I like to think of Melville’s Moby-Dick as the Internet before the Internet.
If Melville lived today, and if his great novel had not yet been snatched from the spiritual miasma by some other author, young Herman may have Googled “Whale.” He, like me, would have waited 0.19 seconds for the great white search engine to return 118 000 000 results. Wikipedia. Youtube. Twitter. News. Blogs. NGOs. Myriad other sites. A vast and moving and still only partially known ocean of information and ideas. Melville could have cut and pasted each of the 118 000 000 sites containing some reference to “Whale” and accomplished something like his novel (like, but certainly less than). I mean, Moby-Dick is like a pre-Internet collection of stories, encyclopedic entries, cross-cultural allusions, and more and more that is not unlike what we get from the Internet, on any given subject. To use a term of the great Guy Davenport, Moby-Dick, like the Internet, is a thing of fantastic, enlightening, even frightening, “harmonic disarray.”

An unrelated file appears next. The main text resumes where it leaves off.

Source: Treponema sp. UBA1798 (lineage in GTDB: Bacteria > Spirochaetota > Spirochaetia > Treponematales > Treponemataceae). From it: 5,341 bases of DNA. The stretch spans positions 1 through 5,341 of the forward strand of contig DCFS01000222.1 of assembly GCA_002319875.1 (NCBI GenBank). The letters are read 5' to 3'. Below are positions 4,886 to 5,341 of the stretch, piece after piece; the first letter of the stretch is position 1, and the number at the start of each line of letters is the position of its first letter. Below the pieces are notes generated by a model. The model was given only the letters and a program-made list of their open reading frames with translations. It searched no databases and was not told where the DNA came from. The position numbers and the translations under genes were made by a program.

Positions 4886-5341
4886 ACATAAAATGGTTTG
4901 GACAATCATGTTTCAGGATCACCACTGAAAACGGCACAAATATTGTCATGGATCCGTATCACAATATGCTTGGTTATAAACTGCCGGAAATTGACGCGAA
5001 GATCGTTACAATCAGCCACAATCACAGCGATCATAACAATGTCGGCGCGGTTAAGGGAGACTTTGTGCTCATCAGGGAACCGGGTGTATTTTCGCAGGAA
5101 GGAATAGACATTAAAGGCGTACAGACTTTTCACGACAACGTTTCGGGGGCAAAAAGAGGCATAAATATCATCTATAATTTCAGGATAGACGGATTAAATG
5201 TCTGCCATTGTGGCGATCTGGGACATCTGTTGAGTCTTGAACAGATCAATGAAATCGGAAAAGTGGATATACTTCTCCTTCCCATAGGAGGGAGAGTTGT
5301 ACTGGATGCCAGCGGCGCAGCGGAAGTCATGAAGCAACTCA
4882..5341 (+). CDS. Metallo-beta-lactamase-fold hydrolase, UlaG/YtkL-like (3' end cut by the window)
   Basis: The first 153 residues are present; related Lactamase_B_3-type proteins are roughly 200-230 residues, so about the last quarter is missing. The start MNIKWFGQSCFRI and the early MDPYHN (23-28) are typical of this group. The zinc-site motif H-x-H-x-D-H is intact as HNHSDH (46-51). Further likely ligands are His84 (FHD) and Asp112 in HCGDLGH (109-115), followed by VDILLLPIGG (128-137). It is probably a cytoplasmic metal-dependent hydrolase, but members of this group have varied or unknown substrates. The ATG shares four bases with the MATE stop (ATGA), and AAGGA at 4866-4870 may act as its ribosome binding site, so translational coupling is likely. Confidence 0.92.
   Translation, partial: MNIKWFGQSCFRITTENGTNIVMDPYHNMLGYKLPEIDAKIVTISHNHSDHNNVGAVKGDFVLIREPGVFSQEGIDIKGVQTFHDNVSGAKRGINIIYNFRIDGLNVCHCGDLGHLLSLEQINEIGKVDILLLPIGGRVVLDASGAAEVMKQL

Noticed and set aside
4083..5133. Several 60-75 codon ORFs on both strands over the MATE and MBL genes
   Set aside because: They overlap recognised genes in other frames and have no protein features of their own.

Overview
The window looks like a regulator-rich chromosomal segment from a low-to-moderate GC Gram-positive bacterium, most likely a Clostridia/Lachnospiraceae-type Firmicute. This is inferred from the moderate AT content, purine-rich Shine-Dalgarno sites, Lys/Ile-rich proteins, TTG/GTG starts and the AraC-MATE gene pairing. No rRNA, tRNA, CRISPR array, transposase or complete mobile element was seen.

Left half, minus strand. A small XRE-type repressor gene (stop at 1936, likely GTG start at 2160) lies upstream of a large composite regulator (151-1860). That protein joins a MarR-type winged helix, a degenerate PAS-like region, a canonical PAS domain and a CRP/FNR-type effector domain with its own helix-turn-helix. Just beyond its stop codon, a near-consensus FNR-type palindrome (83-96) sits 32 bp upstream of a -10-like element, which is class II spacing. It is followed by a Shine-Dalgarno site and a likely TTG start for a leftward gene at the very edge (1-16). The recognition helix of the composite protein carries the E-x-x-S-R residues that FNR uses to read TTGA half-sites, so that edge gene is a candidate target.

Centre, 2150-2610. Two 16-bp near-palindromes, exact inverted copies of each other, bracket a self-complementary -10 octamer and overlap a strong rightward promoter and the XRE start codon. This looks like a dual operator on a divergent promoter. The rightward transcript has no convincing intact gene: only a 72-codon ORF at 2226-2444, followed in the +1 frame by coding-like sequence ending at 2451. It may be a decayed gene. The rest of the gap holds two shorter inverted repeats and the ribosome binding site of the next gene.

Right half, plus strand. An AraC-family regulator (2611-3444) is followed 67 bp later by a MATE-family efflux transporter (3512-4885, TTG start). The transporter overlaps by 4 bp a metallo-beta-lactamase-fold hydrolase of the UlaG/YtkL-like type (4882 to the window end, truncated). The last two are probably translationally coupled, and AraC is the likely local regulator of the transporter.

So thanks to Google for acknowledging the 161st birthday of it’s intellectual and methodological predecessor with this attractive “Google Doodle”: